Coaching in most applications addresses performance in some aspect of an individual’s work or life; while mentoring is more often associated with much broader, holistic development and with career progress.  The difference between coaching and mentoring is that mentoring gives advice and teaches, whereas coaching facilitates learning.  The core skill as a coach is to know which questions to ask and when to ask them.  The impact of the language we use is at the heart of any true communication.  A coaching role is non-directional and operates from the perspective that clients already have the solutions within themselves.

Mentoring should not be confused with training and it functions more like coaching than training.  Mentoring offers added value in the shape of expert advice that is transferred more directly using a wider range of skills and techniques.  The relationship between mentor and protégé´ is much more developmental and the mentor is thus better positioned to:
  • Provide an outlet for the leader to test out new ideas before presenting them in house.  This allows leaders to prepare in advance their response to any potential opposition or resistance that might arise.  They can also be objective rather than emotional about their ideas.
  • Help managers to exploit strengths and improve weaknesses.
  • Ensure that the protégé´ remains challenged and motivated to constantly learn and develop

Coaching vs therapy
Definitions describe therapy as focusing on working with individuals, while coaching, on the other side, focuses on developing models of change, processes and procedures.  The line between the two is less clear because many of the disciplines overlap with each other.  Recent analyses have come to define coaching as a mixture of coaching and counselling.  Therapy is characterizes as past-focused, designed to address painful, unresolved issues in clients with personal troubles or pathology.  While coaching is typically defined as focusing on the present, being geared towards highly functioning, successful people who want to achieve even more.

e-mentoring is a natural evolution of mentoring in the digital era.  e-mentoring allows for faster response and more opportunity for flexibility in creating and maintaining relationships over great distances.  The distance factor often allows participants to express themselves more freely than during face-to-face communication.  It provides a more honest, open, and reflective learning environment.  Mentoring pairs can explore their values, feelings, and objectives more freely than when sitting together in the same room.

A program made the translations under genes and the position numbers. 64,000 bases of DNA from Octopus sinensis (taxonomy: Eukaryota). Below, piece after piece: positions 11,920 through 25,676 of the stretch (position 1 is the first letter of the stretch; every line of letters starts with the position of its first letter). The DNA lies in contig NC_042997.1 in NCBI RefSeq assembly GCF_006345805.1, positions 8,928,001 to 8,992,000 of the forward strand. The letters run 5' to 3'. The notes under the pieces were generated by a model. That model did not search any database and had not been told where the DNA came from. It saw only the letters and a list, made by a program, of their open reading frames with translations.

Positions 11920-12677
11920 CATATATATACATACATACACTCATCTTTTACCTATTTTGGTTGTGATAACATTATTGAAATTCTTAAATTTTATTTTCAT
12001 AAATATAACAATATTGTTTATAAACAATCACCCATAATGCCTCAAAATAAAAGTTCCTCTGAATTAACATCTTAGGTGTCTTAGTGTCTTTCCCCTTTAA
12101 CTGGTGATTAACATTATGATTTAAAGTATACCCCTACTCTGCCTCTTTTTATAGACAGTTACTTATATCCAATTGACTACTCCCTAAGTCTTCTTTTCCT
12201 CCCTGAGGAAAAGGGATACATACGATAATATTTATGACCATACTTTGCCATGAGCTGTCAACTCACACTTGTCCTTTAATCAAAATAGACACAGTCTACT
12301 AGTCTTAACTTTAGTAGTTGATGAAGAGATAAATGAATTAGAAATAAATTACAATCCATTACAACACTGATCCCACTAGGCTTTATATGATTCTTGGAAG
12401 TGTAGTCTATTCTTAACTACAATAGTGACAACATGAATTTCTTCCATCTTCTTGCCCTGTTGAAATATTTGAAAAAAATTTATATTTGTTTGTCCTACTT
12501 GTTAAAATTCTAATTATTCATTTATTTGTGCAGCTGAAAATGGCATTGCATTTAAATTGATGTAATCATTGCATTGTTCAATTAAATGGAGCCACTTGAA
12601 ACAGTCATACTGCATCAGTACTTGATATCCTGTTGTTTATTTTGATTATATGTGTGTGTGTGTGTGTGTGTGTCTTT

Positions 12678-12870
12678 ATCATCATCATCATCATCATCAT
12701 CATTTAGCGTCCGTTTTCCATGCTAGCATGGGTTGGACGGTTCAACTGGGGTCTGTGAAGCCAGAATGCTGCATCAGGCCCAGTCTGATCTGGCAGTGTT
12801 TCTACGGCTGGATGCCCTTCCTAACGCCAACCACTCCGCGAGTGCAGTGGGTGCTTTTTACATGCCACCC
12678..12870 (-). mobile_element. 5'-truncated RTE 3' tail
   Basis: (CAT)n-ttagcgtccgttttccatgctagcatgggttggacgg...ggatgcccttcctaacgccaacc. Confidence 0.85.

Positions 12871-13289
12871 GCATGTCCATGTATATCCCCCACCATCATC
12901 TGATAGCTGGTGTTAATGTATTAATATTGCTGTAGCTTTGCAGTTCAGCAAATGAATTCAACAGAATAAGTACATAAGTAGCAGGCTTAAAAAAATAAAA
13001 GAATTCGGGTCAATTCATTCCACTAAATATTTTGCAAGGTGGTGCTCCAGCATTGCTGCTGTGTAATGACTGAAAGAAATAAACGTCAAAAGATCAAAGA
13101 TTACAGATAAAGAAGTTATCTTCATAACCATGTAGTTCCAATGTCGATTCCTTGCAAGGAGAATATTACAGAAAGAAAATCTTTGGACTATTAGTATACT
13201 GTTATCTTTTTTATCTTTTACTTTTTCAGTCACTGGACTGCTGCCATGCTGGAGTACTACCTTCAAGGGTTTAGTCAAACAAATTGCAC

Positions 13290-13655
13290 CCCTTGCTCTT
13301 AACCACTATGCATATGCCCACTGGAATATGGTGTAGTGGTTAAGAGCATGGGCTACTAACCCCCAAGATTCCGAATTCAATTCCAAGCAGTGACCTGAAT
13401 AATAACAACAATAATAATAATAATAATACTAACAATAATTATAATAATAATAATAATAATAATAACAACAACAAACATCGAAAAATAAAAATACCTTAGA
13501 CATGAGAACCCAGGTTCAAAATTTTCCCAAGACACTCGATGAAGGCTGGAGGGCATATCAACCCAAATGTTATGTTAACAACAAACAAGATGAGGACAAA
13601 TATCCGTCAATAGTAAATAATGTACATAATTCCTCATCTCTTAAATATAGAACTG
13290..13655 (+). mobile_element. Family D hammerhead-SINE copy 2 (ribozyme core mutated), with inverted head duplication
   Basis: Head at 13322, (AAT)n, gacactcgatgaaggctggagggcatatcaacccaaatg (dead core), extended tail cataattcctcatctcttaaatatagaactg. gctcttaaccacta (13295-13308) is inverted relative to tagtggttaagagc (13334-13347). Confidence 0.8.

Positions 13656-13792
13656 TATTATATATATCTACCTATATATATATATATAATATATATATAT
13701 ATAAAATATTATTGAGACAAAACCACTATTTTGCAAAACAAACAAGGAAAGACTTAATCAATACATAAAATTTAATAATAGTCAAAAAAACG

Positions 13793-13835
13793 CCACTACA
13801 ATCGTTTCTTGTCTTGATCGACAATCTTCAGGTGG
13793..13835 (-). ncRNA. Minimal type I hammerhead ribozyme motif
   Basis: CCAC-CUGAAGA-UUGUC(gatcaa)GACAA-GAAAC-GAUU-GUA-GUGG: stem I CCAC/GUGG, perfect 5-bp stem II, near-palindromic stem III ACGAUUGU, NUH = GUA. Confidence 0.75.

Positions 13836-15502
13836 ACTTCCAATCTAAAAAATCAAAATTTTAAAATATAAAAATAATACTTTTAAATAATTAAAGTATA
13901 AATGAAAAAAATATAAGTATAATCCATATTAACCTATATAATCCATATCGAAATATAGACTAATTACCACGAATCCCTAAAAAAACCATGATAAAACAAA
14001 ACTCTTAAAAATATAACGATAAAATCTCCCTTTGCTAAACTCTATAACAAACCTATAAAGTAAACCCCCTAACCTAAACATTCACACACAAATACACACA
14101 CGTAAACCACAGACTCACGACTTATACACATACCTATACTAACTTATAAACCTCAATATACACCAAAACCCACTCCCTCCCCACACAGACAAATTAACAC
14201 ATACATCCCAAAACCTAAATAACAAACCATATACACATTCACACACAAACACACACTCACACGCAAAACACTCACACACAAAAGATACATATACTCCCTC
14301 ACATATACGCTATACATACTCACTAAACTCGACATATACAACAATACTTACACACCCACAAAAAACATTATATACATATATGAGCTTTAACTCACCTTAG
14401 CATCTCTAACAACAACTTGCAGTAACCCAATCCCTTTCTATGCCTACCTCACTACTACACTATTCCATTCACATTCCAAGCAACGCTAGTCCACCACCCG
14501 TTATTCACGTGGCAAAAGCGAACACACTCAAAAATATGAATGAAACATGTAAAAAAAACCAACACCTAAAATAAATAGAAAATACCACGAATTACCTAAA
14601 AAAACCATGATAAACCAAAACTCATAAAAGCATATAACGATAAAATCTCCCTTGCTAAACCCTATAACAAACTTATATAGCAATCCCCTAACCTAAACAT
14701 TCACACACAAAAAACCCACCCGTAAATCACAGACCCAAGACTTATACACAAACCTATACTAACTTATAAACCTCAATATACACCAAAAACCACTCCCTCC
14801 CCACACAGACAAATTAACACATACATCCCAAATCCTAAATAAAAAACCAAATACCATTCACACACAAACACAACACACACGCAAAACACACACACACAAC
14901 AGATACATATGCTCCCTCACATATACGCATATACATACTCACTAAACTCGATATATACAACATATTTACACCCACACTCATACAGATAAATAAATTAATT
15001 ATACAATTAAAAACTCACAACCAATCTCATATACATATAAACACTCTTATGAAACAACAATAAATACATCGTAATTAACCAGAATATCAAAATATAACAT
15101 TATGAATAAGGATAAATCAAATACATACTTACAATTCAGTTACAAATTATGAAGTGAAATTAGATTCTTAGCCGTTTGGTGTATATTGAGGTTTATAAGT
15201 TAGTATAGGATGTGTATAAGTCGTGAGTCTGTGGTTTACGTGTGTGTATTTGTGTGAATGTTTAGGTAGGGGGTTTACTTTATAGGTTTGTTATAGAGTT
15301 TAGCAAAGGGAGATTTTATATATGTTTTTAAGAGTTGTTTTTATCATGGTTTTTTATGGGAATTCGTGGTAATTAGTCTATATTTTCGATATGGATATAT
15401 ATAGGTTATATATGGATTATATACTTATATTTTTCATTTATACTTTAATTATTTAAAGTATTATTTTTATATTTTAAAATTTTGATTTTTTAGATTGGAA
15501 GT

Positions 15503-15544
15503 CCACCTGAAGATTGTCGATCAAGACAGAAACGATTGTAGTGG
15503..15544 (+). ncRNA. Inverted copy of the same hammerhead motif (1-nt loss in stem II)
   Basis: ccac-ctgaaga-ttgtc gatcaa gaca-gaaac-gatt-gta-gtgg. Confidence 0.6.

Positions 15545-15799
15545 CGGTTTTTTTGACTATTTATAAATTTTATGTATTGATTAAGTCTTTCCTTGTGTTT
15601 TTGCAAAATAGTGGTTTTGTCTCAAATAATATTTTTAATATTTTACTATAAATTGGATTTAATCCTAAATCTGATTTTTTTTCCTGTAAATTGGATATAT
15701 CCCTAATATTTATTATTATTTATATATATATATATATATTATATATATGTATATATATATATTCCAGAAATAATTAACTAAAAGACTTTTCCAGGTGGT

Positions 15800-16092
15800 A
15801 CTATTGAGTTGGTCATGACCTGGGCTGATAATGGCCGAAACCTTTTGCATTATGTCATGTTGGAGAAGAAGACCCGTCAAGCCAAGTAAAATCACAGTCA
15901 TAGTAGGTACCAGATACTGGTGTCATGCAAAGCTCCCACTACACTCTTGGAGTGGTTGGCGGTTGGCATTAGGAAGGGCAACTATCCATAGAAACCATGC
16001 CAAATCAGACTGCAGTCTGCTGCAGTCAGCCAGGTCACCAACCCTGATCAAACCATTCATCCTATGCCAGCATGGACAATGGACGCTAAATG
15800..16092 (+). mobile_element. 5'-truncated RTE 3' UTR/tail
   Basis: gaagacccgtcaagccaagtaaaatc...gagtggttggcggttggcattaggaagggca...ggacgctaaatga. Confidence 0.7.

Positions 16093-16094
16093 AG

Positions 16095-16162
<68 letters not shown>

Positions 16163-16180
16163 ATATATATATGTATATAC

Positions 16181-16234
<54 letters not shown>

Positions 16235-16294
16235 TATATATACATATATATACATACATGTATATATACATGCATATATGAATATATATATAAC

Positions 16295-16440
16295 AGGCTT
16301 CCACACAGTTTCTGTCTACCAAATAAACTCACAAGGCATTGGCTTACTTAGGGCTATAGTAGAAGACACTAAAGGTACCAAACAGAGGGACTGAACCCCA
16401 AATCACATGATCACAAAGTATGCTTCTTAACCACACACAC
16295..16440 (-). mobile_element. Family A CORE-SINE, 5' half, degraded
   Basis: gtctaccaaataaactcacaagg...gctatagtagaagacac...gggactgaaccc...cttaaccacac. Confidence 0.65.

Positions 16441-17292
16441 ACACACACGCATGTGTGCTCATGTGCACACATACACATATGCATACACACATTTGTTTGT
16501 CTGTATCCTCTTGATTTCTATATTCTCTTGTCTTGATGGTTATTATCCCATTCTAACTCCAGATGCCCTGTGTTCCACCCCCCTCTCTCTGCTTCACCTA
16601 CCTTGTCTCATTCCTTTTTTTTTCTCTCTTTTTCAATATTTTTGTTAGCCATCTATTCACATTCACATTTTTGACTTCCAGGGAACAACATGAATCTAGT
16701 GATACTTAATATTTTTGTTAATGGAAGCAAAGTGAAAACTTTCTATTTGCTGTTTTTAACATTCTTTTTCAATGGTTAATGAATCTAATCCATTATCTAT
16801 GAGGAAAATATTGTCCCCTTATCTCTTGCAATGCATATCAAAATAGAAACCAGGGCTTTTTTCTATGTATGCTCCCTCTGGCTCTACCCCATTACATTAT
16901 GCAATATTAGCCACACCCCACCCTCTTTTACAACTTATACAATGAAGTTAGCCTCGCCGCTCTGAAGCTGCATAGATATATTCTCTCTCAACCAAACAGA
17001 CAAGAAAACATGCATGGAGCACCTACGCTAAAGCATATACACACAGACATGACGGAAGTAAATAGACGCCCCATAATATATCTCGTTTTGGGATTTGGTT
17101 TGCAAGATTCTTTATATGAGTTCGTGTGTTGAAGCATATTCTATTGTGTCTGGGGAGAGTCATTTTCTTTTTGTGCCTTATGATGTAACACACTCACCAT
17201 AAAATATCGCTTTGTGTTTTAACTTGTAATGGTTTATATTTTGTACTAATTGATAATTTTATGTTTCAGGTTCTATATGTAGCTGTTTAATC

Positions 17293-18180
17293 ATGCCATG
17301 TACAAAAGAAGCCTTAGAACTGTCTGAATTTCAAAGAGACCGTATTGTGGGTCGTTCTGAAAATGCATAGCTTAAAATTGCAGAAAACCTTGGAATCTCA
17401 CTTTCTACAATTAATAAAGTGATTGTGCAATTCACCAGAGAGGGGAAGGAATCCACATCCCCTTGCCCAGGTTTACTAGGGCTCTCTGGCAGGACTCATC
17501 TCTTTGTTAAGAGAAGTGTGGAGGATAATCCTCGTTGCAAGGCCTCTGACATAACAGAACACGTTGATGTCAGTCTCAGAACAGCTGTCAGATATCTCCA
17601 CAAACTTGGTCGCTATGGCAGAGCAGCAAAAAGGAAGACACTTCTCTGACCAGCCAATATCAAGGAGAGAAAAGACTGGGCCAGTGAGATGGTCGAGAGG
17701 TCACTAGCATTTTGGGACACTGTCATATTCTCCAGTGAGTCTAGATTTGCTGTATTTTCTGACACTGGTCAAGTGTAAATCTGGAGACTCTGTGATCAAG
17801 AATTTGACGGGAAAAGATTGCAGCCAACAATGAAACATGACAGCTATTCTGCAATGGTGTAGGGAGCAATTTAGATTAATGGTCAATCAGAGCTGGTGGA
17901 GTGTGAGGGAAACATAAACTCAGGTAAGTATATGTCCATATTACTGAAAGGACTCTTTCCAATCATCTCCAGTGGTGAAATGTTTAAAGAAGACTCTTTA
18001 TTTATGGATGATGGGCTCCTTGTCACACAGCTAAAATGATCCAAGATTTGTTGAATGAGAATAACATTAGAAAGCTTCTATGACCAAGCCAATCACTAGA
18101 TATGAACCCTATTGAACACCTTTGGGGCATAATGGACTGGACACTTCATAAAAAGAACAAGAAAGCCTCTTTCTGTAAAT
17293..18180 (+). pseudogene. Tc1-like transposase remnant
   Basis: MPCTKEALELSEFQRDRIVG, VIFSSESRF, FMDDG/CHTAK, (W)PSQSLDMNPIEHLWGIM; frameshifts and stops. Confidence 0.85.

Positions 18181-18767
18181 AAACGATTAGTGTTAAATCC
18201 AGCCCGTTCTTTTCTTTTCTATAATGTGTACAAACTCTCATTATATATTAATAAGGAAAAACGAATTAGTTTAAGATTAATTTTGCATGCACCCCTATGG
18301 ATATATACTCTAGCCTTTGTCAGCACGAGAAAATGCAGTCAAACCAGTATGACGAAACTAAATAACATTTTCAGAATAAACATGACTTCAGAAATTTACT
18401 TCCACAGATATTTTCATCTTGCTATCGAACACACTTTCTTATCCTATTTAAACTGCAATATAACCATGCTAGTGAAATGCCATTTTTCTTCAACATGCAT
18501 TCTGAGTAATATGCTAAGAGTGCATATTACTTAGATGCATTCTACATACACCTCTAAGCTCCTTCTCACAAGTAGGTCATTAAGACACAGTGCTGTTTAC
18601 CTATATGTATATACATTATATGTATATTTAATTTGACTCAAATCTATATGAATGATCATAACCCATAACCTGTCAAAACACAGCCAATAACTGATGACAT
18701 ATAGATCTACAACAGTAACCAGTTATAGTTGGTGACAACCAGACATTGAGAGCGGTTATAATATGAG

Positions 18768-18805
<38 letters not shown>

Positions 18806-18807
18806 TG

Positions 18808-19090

Coaching becomes not just a desirable component of managerial competence, but an imperative.  Coaching is found not a function that the majority of managers perform well.  It is also not well understood or easy to develop in others.

Coaching versus therapy in business management; Review articles, DEVELOPMENT AND LEARNING IN ORGANIZATIONS, VOL. 20 NO. 1 2006, pp. 23-25
David Clutterbuck, Feature articles: What’s happening in coaching and mentoring? And what is the difference between them?, DEVELOPMENT AND LEARNING IN ORGANIZATIONS VOL. 22 NO. 4 2008, pp. 8-10
Getting the right help: Some pros and cons of mentoring, DEVELOPMENT AND LEARNING IN ORGANIZATIONS, VOL. 23 No. 1 2009, pp. 30-33
John O. Burdett, TO COACH, OR NOT TO COACH - THAT IS THE QUESTION! PART 1; Industrial and Commercial Training, Vol. 23 No. 5, 1991, pp. 10-16
John O. Burdett, TO COACH, OR NOT TO COACH - THAT IS THE QUESTION! PART 2; Industrial and Commercial Training, Vol 23 No 6. 1991. pp 17-23
Linda Edwards, Coaching – the latest buzzword or a truly effective management tool? Industrial and Commercial Training Volume 35 · Number 7 · 2003 · pp. 298-300
R. Michael Bokeno, Genus of learning relationships: mentoring and coaching as communicative interaction, Feature articles, DEVELOPMENT AND LEARNING IN ORGANIZATIONS, VOL. 23 NO. 1 2009, pp. 5-8,
Robert Donaldson and Barbara Folb, Catch Falling Stars, HANDBOOK OF BUSINESS STRATEGY